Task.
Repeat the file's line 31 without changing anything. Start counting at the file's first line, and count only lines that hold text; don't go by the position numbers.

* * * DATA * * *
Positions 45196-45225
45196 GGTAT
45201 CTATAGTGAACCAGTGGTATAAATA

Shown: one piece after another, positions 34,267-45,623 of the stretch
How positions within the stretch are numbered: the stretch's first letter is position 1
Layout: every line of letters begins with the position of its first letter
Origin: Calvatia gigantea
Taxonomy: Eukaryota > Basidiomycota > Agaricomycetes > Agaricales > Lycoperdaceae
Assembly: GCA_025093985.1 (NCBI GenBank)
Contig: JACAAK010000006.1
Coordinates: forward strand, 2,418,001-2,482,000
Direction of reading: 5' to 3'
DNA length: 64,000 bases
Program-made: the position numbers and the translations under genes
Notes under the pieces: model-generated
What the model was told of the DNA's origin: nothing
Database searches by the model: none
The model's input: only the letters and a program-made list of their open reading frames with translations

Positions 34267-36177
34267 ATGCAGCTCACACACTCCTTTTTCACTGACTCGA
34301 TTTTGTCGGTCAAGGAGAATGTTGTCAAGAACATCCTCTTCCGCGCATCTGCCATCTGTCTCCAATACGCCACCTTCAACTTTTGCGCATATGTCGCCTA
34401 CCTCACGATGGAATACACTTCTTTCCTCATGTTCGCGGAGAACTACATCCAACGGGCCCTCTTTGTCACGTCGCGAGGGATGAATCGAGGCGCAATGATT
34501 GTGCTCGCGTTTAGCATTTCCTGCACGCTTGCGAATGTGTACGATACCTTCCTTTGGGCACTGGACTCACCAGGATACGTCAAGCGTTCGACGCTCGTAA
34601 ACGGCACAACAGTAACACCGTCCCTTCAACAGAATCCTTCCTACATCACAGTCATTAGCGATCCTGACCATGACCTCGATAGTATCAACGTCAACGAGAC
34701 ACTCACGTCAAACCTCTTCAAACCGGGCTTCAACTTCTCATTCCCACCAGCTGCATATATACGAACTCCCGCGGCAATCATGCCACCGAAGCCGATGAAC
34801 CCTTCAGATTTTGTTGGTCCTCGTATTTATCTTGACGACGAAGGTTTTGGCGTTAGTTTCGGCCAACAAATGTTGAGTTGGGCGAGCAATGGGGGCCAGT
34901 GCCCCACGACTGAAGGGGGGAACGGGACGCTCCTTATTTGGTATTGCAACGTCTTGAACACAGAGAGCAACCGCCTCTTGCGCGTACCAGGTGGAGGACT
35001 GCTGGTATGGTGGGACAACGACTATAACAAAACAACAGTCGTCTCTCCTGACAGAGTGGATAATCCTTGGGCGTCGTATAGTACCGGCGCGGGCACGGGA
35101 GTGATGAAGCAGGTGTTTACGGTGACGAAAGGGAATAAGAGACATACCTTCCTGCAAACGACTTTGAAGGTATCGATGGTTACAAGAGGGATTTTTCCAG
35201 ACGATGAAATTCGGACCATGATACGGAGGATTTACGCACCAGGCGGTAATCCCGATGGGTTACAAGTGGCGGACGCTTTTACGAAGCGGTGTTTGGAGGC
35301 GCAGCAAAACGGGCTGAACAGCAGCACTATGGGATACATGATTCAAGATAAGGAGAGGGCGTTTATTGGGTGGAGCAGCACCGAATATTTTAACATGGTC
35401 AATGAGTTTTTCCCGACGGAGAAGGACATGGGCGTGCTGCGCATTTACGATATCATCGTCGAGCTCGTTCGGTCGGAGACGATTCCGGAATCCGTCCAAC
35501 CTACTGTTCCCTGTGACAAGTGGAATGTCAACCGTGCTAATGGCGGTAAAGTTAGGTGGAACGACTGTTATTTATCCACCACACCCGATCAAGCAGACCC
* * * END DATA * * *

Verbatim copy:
35301 GCAGCAAAACGGGCTGAACAGCAGCACTATGGGATACATGATTCAAGATAAGGAGAGGGCGTTTATTGGGTGGAGCAGCACCGAATATTTTAACATGGTC